Venture capitalists get flooded with startup pitches, which can make it difficult for founders, especially those building in crowded categories, to stand out. While every investor is looking for something different, there are ways founders can improve their chances of getting noticed.
Speaking at last weeks’ Disrupt 2022 conference, investors Annie Case, a partner at Kleiner Perkins; Sheel Mohnot, co-founder of Better Tomorrow Ventures; and Jomayra Herrera, partner at Reach Capital, said that the founders who manage to capture their attention are the ones who come to the pitch process prepared.
Of course, this could mean a lot of things. Case said that it’s incredibly helpful when founders help investors prepare for their pitch meeting. When founders send over information before the pitch, or offer a preview of the deck, she can to go beyond surface-level questions right away, which leaves more time for in-depth questions, she said. That allows her to walk away from the meeting with more information, which could help a founder get a check down the line.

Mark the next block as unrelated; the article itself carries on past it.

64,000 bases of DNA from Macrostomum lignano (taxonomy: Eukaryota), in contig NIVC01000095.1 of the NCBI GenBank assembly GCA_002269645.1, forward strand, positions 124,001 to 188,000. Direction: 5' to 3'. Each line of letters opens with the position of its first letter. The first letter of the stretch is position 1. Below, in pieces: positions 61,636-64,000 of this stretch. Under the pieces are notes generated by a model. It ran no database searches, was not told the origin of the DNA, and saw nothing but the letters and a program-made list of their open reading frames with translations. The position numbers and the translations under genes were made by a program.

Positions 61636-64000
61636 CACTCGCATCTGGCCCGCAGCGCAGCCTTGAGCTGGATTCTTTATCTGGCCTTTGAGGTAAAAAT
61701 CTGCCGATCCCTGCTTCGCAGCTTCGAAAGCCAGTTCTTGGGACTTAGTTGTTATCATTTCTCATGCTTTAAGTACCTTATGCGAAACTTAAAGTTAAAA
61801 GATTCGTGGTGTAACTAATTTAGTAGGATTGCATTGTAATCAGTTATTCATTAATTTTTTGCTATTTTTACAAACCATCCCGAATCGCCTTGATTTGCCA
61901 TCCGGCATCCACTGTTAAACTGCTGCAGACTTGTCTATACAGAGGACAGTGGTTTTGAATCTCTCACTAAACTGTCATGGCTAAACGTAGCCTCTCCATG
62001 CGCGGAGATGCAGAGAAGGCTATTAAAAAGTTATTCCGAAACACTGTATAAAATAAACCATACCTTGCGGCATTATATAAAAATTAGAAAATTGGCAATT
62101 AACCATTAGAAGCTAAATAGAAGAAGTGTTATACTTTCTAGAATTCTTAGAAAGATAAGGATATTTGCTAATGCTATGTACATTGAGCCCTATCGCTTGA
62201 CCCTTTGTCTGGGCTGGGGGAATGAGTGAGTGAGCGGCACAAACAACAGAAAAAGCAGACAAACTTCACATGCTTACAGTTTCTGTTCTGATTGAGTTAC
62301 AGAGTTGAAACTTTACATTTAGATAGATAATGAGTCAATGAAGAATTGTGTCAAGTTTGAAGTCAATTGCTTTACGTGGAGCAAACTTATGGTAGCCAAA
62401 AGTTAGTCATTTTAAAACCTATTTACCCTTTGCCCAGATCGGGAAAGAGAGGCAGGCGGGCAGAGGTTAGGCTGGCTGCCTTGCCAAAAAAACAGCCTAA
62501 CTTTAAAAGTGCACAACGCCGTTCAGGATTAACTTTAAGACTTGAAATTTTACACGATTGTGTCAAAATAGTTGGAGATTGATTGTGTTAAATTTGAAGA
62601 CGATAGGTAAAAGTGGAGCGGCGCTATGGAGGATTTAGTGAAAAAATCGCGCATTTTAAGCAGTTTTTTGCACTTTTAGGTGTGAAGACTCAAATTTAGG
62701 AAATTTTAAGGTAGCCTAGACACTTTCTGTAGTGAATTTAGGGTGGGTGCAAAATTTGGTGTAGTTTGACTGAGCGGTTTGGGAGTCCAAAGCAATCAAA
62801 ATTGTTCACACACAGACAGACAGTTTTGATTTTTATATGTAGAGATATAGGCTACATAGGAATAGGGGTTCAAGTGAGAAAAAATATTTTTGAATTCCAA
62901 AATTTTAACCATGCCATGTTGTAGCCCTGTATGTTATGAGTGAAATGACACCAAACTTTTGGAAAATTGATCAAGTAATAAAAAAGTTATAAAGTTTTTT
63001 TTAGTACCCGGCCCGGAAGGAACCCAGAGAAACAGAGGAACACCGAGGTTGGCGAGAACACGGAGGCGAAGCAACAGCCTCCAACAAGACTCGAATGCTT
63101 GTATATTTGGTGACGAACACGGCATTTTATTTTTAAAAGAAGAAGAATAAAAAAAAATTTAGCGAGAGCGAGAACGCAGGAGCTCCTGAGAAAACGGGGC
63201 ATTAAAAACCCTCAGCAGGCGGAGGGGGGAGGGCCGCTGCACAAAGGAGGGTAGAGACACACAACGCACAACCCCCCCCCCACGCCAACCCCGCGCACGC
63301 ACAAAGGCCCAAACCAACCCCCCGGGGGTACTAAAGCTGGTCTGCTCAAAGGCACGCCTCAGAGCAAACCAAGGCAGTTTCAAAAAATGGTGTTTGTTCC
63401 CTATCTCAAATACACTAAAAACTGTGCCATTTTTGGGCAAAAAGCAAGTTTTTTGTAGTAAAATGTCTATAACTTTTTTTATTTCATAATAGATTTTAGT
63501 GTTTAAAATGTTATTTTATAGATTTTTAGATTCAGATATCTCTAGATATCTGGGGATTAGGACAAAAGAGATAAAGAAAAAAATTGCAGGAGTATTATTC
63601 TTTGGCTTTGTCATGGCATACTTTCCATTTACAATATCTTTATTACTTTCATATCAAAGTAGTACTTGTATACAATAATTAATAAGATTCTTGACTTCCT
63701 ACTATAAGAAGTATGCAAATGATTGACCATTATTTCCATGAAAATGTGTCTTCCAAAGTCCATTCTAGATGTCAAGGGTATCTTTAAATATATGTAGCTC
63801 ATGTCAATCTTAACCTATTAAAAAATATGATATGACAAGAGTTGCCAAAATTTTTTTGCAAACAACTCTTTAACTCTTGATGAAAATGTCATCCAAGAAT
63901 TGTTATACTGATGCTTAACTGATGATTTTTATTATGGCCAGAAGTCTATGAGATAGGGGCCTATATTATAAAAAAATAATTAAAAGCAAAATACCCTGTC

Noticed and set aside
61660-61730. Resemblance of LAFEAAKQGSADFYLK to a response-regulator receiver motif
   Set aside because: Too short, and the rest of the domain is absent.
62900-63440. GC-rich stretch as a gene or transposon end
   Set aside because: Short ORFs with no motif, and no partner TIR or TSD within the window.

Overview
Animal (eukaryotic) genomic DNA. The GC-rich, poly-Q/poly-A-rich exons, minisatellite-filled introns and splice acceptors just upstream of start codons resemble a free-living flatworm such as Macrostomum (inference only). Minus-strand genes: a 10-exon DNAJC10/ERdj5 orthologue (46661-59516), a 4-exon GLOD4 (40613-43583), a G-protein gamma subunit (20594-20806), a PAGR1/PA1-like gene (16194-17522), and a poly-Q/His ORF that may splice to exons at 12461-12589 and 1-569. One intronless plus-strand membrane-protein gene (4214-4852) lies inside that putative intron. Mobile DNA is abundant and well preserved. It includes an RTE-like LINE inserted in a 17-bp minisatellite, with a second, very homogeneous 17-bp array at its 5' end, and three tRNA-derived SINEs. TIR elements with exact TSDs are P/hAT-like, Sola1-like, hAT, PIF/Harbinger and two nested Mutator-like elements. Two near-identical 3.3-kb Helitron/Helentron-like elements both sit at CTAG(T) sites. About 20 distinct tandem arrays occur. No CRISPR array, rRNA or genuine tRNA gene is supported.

If you’re starting a company, and there are three or four other companies that people would look at, I expect you to know intimate details about them. Sheel Mohnot, co-founder, Better Tomorrow Ventures
For Herrera, just sending over a partial or basic pitch deck, or a demo, if relevant, can be wildly helpful.
“I generally recommend having almost like a teaser version of the deck with enough data and information to give us a sense of where you are in terms of the journey of your company,” Herrera said. “Just enough information so that we come prepared to the meeting.”
The three investors agreed that founders should come to the pitch meeting ready to answer questions about the team, progress and TAM. Mohnot said it’s a red flag when companies don’t seem to have thought through these potential questions, especially when it comes to competition.
“If you’re starting a company, and there are three or four other companies that people would look at [in the space], I expect you to know intimate details about those companies,” Mohnot said.